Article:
In response to a motion from Noncommercial Users, ICANN has released a staff issues report about the topic of registry-registrar separation. The NCUC motion asked the staff whether contracts that liberalized cross-ownership restrictions among registries and registrars of new top level domains constituted a policy change that required a new policy development process, or were merely minor implementation issues that could be developed by staff within existing policy parameters.
Forget about the substantive issue for a moment. The staff report contains one whale of a process issue. Here is the paragraph that caught my eye:
“The NCUC suggests that all policies adopted by ICANN affecting gTLDs must be approved by the GNSO. However, while the ICANN Bylaws grant the GNSO the right to recommend policies affecting gTLDs, such right is not exclusive, and policies may be recommended under the Bylaws by any of the advisory committees, including the GAC [Governmental Advisory Committee], ALAC [At Large Advisory Committee], and SSAC [Security and Stability Advisory Committee]. An example of a recent policy affecting gTLDs that was not recommended by the GNSO, is the policy to prohibit redirection and synthesized DNS responses by TLDs adopted by the ICANN Board on 26 June 2009, resulting entirely from an SSAC recommendation. Since the GNSO’s approval is not required, resolving the vertical integration issue through the implementation processes that are currently underway instead of through a PDP would be consistent with the ICANN Bylaws.”
This is a pretty astounding statement. First, the report openly admits that the vertical integration issue may raise major policy issues, but responds, in effect, “who cares?” There is, it claims, no need for a policy development process to resolve it. It invites us to “settle the vertical integration issue through the implementation process.”
Second, and even more significantly, the staff is telling us that it doesn't even matter whether it goes through the GNSO. The GNSO, in its opinion, is no different from an advisory committee, and the Board has as much right to disregard what the GNSO recommends as it has to disregard what any other committee or group offering advice says. There is, according to the staff report, no difference between an Advisory Committee and a Supporting Organization, despite what the name difference, evident in plain language, suggests. In this new theory of ICANN, the GNSO has no specific policy making role. Its status as the “home” or starting point of all policies related to generic names is not enshrined in the bylaws; its participation “is not required” either to initiate or to ratify policies pertaining to generic names.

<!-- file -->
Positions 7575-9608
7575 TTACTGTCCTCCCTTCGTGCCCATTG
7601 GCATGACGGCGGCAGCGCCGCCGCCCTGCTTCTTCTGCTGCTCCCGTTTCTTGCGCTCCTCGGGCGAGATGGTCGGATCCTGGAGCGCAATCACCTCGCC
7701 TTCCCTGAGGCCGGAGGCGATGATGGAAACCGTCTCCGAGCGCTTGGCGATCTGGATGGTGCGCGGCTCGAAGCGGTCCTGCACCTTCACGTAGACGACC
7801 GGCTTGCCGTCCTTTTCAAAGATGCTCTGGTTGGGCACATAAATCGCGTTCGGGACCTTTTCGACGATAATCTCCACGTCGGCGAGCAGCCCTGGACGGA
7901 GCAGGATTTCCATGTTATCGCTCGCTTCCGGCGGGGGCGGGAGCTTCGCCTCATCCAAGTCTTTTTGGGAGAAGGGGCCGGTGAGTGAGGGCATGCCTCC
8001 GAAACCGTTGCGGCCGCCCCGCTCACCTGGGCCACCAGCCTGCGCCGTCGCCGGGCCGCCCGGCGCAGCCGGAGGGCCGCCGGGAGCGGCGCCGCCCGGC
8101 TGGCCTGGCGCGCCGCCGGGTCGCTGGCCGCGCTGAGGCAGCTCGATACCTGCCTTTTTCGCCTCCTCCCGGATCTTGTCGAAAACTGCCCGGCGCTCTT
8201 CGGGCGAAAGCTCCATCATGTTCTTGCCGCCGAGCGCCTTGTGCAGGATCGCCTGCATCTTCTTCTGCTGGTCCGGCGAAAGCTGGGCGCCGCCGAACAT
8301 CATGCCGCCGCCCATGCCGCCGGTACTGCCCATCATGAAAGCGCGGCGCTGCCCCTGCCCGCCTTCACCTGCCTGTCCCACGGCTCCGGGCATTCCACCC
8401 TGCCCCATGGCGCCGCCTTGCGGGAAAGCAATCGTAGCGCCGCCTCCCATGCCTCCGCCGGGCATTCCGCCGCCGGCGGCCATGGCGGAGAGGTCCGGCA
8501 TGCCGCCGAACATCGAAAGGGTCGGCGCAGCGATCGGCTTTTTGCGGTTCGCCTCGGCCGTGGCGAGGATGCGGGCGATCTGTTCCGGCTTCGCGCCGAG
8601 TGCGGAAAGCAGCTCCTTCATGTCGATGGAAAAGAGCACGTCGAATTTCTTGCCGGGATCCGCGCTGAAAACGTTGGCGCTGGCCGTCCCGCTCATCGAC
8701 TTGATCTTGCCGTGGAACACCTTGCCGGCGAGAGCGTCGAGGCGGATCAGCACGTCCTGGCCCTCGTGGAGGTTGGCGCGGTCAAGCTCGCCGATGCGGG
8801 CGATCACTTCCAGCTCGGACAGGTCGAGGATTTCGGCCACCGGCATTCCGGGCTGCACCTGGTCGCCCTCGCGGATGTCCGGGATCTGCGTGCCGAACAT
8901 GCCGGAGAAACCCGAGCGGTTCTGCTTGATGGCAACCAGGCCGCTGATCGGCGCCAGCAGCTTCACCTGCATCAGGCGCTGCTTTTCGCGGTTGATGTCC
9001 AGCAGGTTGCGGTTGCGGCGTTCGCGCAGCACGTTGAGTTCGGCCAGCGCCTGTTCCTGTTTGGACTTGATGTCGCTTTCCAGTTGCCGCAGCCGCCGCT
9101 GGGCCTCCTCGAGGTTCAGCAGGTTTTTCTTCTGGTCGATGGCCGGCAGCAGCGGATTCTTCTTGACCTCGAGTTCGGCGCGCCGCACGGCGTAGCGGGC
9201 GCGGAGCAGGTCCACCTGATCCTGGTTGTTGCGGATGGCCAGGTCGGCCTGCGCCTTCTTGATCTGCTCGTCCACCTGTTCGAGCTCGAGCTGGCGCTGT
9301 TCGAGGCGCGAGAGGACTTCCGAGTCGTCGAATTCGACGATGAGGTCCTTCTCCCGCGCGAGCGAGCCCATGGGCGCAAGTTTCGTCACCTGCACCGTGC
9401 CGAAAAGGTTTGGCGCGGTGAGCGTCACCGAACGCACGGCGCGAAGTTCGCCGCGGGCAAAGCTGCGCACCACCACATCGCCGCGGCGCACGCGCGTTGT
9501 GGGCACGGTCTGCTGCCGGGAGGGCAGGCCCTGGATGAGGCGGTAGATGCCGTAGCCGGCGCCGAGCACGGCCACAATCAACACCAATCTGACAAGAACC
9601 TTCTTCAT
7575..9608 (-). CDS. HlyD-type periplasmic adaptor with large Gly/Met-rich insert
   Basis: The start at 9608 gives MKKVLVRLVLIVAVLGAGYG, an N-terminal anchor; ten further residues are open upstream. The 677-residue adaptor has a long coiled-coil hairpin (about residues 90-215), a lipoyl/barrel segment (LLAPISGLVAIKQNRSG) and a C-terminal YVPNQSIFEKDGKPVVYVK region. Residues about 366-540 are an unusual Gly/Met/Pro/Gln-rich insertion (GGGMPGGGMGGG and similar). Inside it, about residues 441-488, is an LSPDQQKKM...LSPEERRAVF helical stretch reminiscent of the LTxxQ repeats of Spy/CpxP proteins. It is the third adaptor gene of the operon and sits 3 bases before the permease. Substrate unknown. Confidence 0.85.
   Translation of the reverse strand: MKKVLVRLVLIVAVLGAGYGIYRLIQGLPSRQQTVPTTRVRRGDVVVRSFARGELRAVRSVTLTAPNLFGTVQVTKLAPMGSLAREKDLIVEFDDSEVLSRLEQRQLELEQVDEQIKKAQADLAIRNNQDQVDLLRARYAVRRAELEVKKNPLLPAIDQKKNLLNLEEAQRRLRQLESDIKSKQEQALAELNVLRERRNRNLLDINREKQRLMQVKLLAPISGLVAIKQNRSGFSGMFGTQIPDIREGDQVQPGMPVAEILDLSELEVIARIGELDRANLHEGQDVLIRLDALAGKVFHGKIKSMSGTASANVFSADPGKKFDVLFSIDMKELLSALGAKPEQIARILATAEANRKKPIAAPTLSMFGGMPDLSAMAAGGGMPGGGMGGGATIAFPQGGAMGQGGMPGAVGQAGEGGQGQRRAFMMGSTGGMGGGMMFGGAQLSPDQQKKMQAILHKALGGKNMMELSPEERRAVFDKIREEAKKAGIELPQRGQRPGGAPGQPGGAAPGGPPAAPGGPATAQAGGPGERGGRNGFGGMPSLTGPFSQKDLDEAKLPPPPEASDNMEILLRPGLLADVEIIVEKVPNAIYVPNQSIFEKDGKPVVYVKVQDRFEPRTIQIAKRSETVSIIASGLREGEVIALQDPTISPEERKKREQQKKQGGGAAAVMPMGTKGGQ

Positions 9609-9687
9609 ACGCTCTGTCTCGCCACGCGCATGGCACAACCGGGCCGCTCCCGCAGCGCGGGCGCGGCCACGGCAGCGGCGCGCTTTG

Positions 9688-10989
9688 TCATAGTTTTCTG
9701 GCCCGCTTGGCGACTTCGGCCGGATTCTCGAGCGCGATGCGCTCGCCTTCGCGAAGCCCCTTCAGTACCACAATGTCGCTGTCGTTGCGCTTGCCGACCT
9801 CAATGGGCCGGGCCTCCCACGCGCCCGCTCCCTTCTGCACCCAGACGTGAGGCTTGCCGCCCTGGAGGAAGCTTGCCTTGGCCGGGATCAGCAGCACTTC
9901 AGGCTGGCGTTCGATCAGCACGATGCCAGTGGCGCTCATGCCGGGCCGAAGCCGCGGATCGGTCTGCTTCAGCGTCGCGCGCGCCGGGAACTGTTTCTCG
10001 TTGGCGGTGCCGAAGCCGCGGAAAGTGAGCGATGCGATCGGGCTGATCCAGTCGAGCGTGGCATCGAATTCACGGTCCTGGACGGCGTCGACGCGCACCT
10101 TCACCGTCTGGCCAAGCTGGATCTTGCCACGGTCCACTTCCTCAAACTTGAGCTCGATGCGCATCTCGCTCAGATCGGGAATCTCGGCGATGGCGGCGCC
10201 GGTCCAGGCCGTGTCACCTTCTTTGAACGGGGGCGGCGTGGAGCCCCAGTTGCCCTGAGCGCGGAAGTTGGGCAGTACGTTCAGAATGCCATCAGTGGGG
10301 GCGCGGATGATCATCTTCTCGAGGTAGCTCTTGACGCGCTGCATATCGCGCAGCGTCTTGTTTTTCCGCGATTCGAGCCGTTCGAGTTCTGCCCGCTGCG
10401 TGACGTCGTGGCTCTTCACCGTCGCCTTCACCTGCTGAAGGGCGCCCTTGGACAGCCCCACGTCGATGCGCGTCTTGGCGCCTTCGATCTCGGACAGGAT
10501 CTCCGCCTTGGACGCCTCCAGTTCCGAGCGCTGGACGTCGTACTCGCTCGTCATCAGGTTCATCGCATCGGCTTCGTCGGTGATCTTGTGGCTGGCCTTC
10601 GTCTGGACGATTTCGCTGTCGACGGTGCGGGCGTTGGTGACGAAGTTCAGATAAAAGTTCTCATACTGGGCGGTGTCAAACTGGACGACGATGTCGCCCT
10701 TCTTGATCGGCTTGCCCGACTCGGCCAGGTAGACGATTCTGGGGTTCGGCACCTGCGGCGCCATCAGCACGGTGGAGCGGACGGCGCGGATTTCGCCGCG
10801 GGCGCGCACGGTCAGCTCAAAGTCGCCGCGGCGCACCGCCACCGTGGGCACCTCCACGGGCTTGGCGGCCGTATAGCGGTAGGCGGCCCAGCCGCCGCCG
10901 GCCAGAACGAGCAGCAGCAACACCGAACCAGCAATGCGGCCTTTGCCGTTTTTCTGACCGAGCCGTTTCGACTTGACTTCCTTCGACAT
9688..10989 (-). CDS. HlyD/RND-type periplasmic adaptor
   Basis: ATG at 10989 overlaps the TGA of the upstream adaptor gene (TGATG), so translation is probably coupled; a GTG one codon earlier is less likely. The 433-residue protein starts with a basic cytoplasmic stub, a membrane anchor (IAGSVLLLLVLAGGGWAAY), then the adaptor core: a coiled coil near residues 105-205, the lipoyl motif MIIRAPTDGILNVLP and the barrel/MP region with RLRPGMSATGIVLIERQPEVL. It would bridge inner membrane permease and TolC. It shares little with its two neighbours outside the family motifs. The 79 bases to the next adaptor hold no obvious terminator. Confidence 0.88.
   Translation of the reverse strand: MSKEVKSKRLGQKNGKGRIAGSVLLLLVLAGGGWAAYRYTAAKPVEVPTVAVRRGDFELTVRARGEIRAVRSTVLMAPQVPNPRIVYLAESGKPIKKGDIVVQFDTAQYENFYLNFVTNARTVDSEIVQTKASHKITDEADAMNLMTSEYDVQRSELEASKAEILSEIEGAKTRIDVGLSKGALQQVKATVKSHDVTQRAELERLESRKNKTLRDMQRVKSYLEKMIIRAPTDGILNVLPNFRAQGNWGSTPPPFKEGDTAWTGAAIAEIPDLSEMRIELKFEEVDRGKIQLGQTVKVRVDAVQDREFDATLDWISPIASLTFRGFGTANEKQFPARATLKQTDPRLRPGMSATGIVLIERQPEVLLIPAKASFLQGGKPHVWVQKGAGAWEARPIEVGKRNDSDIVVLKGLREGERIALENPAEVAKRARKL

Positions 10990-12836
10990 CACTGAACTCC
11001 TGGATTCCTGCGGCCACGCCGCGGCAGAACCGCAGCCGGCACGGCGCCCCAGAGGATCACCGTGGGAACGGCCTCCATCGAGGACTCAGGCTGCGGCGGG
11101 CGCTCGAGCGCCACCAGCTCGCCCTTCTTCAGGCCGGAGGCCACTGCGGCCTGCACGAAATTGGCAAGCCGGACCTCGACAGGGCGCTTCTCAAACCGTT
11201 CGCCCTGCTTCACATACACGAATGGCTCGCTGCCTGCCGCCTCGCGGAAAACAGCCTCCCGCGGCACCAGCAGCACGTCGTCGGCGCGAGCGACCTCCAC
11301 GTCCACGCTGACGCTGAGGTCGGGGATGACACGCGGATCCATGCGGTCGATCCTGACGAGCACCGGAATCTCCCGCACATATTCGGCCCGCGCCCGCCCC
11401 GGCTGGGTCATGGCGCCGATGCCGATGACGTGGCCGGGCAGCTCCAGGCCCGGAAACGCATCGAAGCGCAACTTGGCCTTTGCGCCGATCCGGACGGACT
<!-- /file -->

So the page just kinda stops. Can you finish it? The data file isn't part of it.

What this means, for those of you not steeped in ICANN arcana, is that there is no such thing as a bottom up process in ICANN. There is just a vast, amorphous cloud of people and groups floating around the Board, (many of whom, like the SSAC, are directly appointed by the Board and make recommendations privately and in largely closed processes) and the Board can pick and choose any recommendation or idea emerging from that cloud that catches its fancy and use it to make policy for the global domain name system. None of the so-called bottom up entities – the Supporting Organizations – have any special status in making policy. The people who participate in GNSO and who fight for representation and influence within it based on the idea that the basic policies governing the DNS must go through that channel are, apparently, delusional.
This argument of the staff succeeds in making the rather radical analysis of our recent paper ICANN, Inc. look understated and even pallid by comparison. We pointed out there that ICANN was indeed a private corporation, and that corporations tend to govern in a top down manner. We pointed out how participation was offered by ICANN as a substitute for real authority and accountability. And now you have the staff not only agreeing with us, but rubbing our noses in it.